Since our walk through Summa Contra Gentiles is going so well, why not let’s do the same with Pascal’s sketchbook on what we can now call Thinking Thursdays. We’ll use the Dutton Edition, freely available at Project Gutenberg. (I’m removing that edition’s footnotes.)
Update Comments fixed.
The difference between the mathematical and the intuitive mind1.—In the one the principles are palpable, but removed from ordinary use; so that for want of habit it is difficult to turn one’s mind in that direction: but if one turns it thither ever so little, one sees the principles fully, and one must have a quite inaccurate mind who reasons wrongly from principles so plain that it is almost impossible they should escape notice.
But in the intuitive mind the principles are found in common use, and are before the eyes of everybody. One has only to look, and no effort is necessary; it is only a question of good eyesight, but it must be good, for the principles are so subtle and so numerous, that it is almost impossible but that some escape notice. Now the omission of one principle leads to error; thus one must have very clear sight to see all the principles, and in the next place an accurate mind not to draw false deductions from known principles.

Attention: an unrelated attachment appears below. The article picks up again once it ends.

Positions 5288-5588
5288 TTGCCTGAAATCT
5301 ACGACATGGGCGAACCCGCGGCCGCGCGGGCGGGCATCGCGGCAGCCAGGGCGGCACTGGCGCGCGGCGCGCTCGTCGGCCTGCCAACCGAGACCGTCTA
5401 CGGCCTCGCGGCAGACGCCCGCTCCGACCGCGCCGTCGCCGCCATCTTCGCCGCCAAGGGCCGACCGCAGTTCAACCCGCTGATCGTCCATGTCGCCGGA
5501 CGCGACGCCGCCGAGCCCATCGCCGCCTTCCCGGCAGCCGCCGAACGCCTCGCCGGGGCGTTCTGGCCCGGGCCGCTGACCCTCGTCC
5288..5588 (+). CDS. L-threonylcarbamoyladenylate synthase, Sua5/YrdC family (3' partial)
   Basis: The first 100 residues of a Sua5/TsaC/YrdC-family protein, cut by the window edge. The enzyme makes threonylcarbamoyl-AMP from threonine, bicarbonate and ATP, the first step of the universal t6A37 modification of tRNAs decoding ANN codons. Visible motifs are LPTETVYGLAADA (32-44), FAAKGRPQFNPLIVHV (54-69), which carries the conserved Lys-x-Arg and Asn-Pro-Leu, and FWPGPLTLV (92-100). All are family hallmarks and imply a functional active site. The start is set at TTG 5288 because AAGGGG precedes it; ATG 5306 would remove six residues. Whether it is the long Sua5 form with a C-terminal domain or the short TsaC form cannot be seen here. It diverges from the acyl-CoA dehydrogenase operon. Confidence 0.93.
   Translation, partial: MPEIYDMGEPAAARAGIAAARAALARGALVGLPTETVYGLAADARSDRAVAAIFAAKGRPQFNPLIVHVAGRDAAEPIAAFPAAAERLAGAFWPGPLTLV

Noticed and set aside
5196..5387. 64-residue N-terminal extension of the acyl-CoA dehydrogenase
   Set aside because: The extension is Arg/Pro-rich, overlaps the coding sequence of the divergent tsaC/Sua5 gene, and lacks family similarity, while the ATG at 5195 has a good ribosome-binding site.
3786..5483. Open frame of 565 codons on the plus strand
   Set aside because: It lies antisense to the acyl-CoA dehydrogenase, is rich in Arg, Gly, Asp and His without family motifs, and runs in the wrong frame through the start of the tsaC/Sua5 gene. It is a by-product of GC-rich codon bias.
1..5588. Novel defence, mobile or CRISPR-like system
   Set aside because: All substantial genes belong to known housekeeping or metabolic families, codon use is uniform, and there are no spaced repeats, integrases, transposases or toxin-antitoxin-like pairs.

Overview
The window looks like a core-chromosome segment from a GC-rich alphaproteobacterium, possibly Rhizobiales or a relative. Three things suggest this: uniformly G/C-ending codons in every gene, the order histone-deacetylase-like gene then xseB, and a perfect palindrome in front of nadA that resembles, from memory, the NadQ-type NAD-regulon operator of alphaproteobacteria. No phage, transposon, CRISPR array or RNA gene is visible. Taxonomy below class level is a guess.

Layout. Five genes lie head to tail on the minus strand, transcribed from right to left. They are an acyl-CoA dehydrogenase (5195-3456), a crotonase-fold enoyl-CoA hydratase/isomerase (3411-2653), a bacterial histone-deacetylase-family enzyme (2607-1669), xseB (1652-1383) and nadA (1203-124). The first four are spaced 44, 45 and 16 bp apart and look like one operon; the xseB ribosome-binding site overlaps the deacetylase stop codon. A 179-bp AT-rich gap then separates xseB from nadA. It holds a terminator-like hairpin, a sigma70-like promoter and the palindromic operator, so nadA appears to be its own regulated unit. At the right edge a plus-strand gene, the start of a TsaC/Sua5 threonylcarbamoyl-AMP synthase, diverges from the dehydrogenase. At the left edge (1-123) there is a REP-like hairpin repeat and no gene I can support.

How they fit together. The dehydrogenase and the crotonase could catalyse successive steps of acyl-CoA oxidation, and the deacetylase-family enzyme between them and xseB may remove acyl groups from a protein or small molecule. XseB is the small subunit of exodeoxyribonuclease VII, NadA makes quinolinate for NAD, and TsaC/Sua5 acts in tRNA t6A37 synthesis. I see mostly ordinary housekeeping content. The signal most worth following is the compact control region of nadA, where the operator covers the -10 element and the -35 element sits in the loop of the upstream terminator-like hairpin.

All mathematicians would then be intuitive if they had clear sight, for they do not reason incorrectly from principles known to them; and intuitive minds would be mathematical if they could turn their eyes to the principles of mathematics to which they are unused.2
The reason, therefore, that some intuitive minds are not mathematical is that they cannot at all turn their attention to the principles of mathematics. But the reason that mathematicians are not intuitive is that they do not see what is before them, and that, accustomed to the exact and plain principles of mathematics, and not reasoning till they have well inspected and arranged their principles, they are lost in matters of intuition where the principles do not allow of such arrangement. They are scarcely seen; they are felt rather than seen; there is the greatest difficulty in making them felt by those[Pg 2] who do not of themselves perceive them. These principles are so fine and so numerous that a very delicate and very clear sense is needed to perceive them, and to judge rightly and justly when they are perceived, without for the most part being able to demonstrate them in order as in mathematics; because the principles are not known to us in the same way, and because it would be an endless matter to undertake it. We must see the matter at once, at one glance, and not by a process of reasoning, at least to a certain degree. And thus it is rare that mathematicians are intuitive, and that men of intuition are mathematicians, because mathematicians wish to treat matters of intuition mathematically, and make themselves ridiculous, wishing to begin with definitions and then with axioms, which is not the way to proceed in this kind of reasoning. Not that the mind does not do so, but it does it tacitly, naturally, and without technical rules; for the expression of it is beyond all men, and only a few can feel it.3